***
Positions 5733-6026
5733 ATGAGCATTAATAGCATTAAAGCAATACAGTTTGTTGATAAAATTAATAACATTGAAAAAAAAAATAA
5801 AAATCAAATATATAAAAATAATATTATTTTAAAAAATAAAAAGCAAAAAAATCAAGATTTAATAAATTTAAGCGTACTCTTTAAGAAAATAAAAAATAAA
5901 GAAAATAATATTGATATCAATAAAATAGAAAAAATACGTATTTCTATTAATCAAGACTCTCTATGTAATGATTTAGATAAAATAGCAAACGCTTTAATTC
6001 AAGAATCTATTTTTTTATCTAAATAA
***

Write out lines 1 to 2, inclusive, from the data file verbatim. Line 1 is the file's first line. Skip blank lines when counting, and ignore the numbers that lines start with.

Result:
Positions 5733-6026
5733 ATGAGCATTAATAGCATTAAAGCAATACAGTTTGTTGATAAAATTAATAACATTGAAAAAAAAAATAA